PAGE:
In an industry known for its boom and bust cyclical patterns, executives running the world's largest airplane makers and suppliers said they don't see a downturn coming anytime soon.
"The challenge is always sustaining the increased production rates, but I do not see an easing of demand in the next five to 10 years," said Louis Chenevert, chairman and CEO of United Technologies, at the Farnborough International Air Show.
Chenevert, whose company owns airplane engine maker Pratt & Whitney, isn't alone in his belief that more airlines will need new planes.
Just last week Boeing released its forecast for global aircraft demand for the next 20 years. Its conclusion: They will need more than 36,000 new planes in that time frame.
"We track deferrals and cancellations and they are below historical averages right now," said Boeing CEO Jim McNerney. "We see ongoing strong demand and we're going to produce to it."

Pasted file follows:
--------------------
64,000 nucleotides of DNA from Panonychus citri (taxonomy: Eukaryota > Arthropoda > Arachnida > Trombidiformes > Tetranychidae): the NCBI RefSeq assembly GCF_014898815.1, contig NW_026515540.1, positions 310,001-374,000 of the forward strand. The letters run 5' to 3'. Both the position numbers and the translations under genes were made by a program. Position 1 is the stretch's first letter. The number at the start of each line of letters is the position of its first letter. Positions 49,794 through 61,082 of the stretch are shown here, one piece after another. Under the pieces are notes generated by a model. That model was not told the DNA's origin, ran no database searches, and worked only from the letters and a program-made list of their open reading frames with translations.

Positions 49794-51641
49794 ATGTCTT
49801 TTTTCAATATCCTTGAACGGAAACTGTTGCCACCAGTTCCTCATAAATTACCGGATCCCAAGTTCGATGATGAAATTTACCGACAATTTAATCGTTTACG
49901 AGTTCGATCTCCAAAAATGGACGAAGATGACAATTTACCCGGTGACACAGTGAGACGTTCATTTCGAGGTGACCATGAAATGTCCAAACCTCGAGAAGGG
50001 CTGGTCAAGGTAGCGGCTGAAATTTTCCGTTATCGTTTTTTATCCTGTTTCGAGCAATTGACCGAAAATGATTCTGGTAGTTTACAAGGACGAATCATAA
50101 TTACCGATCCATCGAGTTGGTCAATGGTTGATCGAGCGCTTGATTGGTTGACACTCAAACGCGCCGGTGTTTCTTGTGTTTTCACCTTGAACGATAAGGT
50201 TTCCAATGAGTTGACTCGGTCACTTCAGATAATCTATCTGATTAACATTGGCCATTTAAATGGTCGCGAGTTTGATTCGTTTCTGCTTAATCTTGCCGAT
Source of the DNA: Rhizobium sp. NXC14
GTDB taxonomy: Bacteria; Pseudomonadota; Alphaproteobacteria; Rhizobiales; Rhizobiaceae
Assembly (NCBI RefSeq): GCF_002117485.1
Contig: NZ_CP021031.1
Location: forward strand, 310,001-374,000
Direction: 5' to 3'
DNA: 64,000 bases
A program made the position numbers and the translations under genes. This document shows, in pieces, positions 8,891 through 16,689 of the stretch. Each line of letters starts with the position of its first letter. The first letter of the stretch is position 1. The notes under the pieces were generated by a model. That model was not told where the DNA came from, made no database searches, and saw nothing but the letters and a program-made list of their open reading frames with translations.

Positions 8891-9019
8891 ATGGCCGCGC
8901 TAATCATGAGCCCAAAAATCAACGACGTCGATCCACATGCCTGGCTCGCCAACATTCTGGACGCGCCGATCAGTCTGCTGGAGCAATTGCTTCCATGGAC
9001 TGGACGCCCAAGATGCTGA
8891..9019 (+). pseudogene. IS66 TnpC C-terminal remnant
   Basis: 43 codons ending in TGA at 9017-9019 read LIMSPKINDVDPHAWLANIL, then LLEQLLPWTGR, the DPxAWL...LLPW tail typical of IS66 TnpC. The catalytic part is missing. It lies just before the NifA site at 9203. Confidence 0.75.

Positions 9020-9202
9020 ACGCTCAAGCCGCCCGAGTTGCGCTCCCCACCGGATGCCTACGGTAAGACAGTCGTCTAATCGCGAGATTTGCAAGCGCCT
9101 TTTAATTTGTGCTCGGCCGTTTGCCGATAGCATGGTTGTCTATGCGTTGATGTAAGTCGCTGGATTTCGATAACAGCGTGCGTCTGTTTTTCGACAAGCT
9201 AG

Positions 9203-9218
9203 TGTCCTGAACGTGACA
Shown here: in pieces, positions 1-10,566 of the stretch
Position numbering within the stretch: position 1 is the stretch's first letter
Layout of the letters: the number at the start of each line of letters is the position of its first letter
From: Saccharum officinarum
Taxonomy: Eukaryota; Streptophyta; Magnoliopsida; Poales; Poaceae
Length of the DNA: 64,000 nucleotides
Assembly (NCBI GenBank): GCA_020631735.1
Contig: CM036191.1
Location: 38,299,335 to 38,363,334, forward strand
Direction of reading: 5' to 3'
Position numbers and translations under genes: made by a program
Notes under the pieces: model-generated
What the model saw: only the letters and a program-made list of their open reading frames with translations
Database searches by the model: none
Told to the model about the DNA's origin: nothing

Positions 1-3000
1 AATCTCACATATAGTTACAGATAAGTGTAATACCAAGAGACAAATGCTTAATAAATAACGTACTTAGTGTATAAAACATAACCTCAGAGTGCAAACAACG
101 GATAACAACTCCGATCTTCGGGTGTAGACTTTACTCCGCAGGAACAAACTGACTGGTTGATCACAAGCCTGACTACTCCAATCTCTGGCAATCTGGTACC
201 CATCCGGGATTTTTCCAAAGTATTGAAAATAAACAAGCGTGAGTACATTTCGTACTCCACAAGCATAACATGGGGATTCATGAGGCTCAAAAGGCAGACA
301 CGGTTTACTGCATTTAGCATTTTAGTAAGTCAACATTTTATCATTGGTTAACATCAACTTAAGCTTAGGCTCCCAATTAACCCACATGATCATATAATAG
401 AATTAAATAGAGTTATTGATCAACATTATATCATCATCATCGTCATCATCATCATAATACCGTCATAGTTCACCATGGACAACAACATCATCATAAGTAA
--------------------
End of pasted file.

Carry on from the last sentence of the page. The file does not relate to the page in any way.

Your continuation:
Boeing has been steadily raising production rates for the 737 and 787 model planes. Despite those increases, the company still has a backlog of more than 5,200 orders.
Further evidence of strength in the commercial airplane business was driven home at Farnborough, when Airbus announced plans to build a new plane.
The A330neo will debut in the fourth quarter of 2017 with the promise of being 14 percent more fuel efficient per seat than the current A330.
Airbus CEO Fabrice Bregier said demand for a fuel-efficient wide-body plane is so great that he expects a slew of new orders by the end of the air show.
"We listened to our customers," Bregier said. "If Steve Hazy [CEO of Air Lease Corp] tells us 'you can sell more than 1,000 aircrafts,' I believe he's right."
The industry's interest in fuel-efficient planes stems from several profitable years, and the expectation of strong customer demand around the world. Klaus Kleinfeld, CEO of Alcoa, called the movement a race to lower fuel burn.
"People in the west are going for more planes that are fuel efficient," he said. "The new engines have 50 percent better fuel efficiency."
—By CNBC's Phil LeBeau.